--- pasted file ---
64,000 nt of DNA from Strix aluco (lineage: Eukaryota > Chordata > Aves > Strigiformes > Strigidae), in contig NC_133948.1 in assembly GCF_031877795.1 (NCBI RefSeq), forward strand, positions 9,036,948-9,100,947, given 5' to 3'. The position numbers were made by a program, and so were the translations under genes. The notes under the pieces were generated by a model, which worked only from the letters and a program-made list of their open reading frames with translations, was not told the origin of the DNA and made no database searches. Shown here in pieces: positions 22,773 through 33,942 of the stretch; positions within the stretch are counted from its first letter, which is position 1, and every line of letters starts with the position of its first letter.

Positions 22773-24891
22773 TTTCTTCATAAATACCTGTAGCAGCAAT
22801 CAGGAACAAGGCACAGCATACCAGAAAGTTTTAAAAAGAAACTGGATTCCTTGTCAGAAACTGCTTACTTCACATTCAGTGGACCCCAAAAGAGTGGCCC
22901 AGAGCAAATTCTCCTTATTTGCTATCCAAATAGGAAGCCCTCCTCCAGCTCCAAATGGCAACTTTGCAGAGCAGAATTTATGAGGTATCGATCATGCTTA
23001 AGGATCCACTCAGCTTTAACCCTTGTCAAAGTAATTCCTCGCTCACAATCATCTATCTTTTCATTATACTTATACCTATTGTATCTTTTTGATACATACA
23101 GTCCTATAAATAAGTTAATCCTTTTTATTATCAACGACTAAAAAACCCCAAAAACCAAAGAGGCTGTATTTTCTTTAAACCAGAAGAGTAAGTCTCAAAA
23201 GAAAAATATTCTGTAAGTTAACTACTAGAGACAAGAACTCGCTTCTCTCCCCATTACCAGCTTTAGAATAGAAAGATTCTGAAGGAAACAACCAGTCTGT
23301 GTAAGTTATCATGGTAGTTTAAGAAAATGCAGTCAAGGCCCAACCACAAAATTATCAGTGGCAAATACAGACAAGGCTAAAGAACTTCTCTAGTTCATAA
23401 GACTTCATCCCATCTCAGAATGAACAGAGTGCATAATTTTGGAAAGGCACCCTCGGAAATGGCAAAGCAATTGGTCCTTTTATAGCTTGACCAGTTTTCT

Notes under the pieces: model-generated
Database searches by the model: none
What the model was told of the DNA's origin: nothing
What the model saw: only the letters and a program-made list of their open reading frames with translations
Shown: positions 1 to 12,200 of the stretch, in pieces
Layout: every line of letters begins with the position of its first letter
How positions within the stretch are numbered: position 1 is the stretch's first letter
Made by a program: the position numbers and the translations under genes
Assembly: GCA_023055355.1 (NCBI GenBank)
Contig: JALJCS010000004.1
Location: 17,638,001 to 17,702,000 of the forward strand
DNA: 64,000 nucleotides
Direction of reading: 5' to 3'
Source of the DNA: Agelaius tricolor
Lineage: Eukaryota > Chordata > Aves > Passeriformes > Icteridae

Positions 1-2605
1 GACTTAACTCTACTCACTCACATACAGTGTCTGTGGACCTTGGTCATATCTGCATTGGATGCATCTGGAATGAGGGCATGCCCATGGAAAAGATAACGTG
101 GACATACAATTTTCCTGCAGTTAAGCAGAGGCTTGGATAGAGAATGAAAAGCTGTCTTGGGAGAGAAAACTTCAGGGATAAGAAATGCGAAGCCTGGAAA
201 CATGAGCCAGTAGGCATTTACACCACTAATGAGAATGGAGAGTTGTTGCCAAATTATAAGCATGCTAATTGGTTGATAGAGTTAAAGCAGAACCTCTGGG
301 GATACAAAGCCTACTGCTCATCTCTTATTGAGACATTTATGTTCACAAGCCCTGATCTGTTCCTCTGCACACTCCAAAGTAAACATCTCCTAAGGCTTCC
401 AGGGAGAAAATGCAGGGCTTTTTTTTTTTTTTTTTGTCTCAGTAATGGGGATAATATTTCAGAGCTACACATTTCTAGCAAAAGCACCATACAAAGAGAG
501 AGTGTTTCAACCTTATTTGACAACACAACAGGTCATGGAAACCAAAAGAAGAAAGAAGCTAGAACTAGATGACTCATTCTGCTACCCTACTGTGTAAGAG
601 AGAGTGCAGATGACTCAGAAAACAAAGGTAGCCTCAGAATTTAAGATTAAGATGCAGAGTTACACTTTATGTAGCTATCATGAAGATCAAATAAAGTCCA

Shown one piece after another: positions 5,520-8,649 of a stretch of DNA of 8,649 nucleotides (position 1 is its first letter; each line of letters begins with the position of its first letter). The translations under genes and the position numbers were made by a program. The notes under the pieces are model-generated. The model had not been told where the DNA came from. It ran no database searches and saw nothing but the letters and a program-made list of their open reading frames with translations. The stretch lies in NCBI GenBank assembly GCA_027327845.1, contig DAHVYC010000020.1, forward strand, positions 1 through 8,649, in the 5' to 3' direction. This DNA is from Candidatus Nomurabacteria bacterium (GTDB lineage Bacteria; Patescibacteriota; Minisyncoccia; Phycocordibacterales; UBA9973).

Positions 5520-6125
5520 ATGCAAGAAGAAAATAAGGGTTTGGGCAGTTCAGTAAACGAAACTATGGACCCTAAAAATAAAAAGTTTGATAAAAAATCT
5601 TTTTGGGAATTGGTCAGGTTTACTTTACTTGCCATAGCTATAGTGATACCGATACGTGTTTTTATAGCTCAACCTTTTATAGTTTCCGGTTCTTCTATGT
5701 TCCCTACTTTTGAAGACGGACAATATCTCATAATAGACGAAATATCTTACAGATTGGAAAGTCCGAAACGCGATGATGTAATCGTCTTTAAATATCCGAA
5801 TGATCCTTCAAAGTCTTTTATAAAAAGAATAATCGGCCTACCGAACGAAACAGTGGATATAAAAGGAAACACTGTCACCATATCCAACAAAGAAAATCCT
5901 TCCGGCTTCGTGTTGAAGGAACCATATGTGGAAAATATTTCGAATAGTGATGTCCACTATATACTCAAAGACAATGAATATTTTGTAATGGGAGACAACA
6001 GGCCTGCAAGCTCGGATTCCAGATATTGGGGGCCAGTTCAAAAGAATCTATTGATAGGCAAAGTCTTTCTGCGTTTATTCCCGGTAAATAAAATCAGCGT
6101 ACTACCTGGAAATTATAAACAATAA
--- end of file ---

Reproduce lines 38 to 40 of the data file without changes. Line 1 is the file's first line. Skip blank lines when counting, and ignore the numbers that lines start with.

5701 TCCCTACTTTTGAAGACGGACAATATCTCATAATAGACGAAATATCTTACAGATTGGAAAGTCCGAAACGCGATGATGTAATCGTCTTTAAATATCCGAA
5801 TGATCCTTCAAAGTCTTTTATAAAAAGAATAATCGGCCTACCGAACGAAACAGTGGATATAAAAGGAAACACTGTCACCATATCCAACAAAGAAAATCCT
5901 TCCGGCTTCGTGTTGAAGGAACCATATGTGGAAAATATTTCGAATAGTGATGTCCACTATATACTCAAAGACAATGAATATTTTGTAATGGGAGACAACA